You can bring a stroller along the tour, but the terrain is not even in some spots and can get bumpy; a baby carrier is an easier option. It can also get wet on the mine floor, and water can also drip from the stalactites, so they recommend older closed-toe shoes and a jacket. The tour is very interesting, but it is long for younger children who may have trouble standing for periods of time. There are bathroom stops in the museums, but there are no facilities once you enter the mine.

Sterling Hill Mining Museum red

Add a tour of the Sterling Hill Mining Museum to your bucket list. Photo Credit: NJ MOM

There are ways to exit the mine tour early if needed, but the best part of the tour is at the end, so you won’t want to leave, so plan ahead if you have to use the bathroom or traveling with small children. The tour and museums are only open on weekends at 1 PM. The cost for guided tours is $15 for adults, seniors (65+) are $14, ages 4-12 are $13, and children under 4 are free. You should also arrive at least 15 to 30 minutes early to get your tickets. Special events like a Paranormal Tour happen throughout the year, so check their calendar for dates.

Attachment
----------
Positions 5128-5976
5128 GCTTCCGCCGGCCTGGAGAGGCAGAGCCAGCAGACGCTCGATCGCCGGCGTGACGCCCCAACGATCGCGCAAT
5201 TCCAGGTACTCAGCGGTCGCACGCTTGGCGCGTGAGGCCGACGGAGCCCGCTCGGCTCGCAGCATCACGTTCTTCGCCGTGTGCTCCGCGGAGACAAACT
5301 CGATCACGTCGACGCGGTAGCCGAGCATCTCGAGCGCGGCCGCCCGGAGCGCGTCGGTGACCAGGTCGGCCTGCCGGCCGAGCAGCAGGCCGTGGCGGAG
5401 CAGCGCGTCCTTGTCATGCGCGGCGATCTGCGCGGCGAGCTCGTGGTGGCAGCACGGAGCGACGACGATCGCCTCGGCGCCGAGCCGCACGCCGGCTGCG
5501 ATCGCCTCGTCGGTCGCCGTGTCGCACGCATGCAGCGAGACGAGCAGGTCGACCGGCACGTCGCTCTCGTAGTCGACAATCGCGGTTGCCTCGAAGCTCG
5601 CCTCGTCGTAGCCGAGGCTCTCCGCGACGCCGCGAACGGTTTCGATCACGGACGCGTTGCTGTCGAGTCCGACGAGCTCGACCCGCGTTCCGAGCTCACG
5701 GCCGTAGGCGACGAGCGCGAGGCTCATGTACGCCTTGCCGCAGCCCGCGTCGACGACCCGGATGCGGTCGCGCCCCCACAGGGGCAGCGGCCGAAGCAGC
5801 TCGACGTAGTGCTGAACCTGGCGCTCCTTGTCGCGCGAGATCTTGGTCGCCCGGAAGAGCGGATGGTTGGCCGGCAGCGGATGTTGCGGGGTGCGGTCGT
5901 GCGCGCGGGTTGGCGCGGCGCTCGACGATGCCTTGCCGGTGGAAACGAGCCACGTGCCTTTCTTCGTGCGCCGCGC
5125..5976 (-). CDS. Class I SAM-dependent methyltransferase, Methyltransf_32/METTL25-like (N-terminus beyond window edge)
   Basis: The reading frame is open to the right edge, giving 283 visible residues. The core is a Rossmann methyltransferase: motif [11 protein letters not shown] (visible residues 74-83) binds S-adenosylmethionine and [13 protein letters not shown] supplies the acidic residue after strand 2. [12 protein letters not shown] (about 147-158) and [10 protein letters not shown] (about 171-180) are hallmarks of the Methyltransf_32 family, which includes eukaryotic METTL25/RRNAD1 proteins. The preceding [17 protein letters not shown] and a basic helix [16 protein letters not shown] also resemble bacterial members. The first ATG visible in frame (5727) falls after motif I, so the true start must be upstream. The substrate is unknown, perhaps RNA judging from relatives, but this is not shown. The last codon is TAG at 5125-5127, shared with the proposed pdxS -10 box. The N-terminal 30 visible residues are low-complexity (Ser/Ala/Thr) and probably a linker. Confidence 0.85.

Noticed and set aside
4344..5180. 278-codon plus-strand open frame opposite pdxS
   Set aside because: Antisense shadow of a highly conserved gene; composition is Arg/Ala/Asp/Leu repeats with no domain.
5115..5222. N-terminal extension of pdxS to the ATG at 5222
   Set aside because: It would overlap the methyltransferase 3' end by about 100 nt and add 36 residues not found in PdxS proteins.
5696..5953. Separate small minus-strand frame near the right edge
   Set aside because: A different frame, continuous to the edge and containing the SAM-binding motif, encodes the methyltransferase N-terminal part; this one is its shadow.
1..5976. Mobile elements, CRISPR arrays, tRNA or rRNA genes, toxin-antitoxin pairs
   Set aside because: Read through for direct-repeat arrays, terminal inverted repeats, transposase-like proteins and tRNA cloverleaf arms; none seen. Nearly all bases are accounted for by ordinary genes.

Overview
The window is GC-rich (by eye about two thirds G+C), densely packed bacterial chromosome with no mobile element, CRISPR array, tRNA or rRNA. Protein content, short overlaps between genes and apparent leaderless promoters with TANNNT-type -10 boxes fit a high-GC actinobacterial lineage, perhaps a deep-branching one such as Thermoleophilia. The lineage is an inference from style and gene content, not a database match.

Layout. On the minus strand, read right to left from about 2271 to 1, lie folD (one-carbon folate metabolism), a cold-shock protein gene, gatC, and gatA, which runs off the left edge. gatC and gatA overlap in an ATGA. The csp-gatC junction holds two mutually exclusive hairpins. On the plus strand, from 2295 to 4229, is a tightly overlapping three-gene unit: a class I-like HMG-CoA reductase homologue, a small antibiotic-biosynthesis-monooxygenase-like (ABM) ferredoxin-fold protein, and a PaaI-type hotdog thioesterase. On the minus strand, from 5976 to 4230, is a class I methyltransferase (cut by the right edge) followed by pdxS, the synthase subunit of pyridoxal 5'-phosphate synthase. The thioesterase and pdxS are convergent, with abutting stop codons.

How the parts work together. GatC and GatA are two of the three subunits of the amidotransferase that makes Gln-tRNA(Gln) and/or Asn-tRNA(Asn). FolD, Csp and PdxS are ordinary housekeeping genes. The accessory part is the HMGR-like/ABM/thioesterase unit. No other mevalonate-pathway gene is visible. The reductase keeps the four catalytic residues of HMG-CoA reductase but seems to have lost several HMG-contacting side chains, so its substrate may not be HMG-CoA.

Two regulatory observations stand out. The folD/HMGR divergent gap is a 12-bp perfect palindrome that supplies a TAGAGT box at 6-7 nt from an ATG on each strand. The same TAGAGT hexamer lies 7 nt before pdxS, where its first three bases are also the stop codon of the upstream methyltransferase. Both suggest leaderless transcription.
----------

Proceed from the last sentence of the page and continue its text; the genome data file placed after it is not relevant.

The Sterling Hill Mining Museum
30 Plant Street
Ogdensburg, NJ 07439

For more information about the Sterling Hill Mining Museum, check out their websiteFacebook and Instagram

Become an NJMOM Insider! For all the best things to do with your family around New Jersey, sign up for our weekly newsletter, delivered right to your inbox. Don’t forget to tag your photos #NJMOM and @njmom for a chance to be featured on our social media.

About Author

Erika is a yogi, writer, coffee enthusiast, and world traveler. If she's not at the beach or chasing the sunset, she's looking for the best iced coffee she can find and planning her next adventure. Her favorite NJ spots include The Saint, Island Heights, and Lava Java House.